The first property, which makes such issues attractive for attackers, stems from the fact that they do not rely on any memory-corruption conditions; hence, the exploits are extremely reliable and do not have to cope with memory protection mechanisms. ASLR and DEP-based protections will not protect against the exploits. The Google Chrome browser’s sandbox, which effectively stopped Pwn2Own contestants, is also of no use in this case—similar to the Internet Explorer Protected Mode sandbox. These are design flaws that allow restricted Java code to escape the Java security sandbox and execute in the same environment it was designed for, but with full user privileges. Not crashing the browser or expressing any other suspicious behavior, these types of issues can be exploited completely silently, leaving the user completely unaware or at least unsuspecting. Furthermore, unsuccessful exploit attempts will also not result in any unexpected behavior that would be noticeable to the user.

Another uncommon vulnerability feature sought after by attackers is platform and browser independence. One of the things that makes Java so popular among academic and open-source communities (as well as software vendors) is its platform-independent design and the availability of the environment for multiple operating systems. Unfortunately, this also means that vulnerabilities are usually present on different platforms and exploits are also highly platform independent. The possibilities of Java are truly great and so is the potential of the exploits. Because payloads for these types of issues are implemented purely in Java, they benefit from all the goodness of the platform. Implementing payloads is extremely easy and has virtually no limitations, which is usually not the case for memory-corruption bugs. Additionally, most modern browsers support Java through browser plugins and delegate execution of Java applets to the underlying JRE. This makes all common browsers prone to attacks exploiting the issues discussed here.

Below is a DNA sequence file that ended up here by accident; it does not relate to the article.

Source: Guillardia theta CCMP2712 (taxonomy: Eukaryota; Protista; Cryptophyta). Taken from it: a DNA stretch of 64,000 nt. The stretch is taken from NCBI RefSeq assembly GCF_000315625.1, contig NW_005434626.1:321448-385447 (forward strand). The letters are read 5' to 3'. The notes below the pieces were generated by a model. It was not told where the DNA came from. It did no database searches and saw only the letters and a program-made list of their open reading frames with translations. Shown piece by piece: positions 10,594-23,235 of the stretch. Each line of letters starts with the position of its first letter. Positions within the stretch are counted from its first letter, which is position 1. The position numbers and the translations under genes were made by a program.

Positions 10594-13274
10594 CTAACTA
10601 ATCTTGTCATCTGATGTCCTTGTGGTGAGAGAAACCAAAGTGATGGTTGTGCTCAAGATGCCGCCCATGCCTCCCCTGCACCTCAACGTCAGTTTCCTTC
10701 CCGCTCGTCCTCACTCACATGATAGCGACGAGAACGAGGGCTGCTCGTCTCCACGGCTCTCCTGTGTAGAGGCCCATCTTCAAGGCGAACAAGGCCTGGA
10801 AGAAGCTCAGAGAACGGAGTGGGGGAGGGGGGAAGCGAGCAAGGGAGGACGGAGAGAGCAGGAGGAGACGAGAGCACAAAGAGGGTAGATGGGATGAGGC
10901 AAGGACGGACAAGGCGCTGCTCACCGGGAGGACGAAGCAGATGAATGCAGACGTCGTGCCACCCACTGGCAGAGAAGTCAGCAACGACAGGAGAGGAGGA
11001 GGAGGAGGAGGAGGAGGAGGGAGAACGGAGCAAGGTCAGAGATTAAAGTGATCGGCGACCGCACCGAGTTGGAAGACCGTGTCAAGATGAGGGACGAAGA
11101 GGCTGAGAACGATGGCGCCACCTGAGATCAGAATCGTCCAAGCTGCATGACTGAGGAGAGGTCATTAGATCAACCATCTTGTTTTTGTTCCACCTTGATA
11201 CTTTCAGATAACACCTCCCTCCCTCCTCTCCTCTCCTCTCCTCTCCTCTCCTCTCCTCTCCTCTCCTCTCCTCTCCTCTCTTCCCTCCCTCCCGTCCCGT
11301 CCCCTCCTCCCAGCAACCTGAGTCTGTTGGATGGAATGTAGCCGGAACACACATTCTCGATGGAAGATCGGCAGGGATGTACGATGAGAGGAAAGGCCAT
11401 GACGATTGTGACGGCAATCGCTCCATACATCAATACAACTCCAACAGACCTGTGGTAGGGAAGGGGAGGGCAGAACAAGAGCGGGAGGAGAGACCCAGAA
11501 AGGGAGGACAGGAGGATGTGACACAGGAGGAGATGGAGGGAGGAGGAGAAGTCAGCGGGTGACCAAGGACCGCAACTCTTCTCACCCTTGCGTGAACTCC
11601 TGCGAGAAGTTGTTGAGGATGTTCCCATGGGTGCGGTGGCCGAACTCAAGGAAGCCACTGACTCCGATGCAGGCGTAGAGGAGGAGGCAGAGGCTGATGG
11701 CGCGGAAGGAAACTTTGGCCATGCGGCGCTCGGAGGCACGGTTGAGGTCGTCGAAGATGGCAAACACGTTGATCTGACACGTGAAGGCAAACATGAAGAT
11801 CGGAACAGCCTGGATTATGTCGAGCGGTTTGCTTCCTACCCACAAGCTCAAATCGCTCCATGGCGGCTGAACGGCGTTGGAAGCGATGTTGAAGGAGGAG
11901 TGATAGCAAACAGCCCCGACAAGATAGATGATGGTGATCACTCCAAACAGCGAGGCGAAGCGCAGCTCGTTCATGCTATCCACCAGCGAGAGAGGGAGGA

The nature of these issues makes detection attempts difficult. The exploit and payload are delivered in compiled byte code, the parsing of which usually lying outside of the possibilities of security software. Also, there is no explicit abnormal behaviour within malicious applets and more highly privileged tasks may be legitimate in the case of signed or approved applets, which increases the chances of false-positive alerts during detection.

It should also be noted that the patch distribution process and update habits of Java users leaves a lot to wish for. Many vendors maintain their own customized versions of JRE and provide updates with severe delays. Additionally, many users do not update the environment and a lot of machines run multiple versions of the environment that were shipped with different products and unclear update procedures.

So how do you stay protected? The first thing to do is to make sure your Java software is up to date. Additionally, users and administrators should consider disabling browser support for Java applets if it is not required for business. Other standard mitigation strategies, such as running all software with minimal privileges and not following untrusted links, also apply.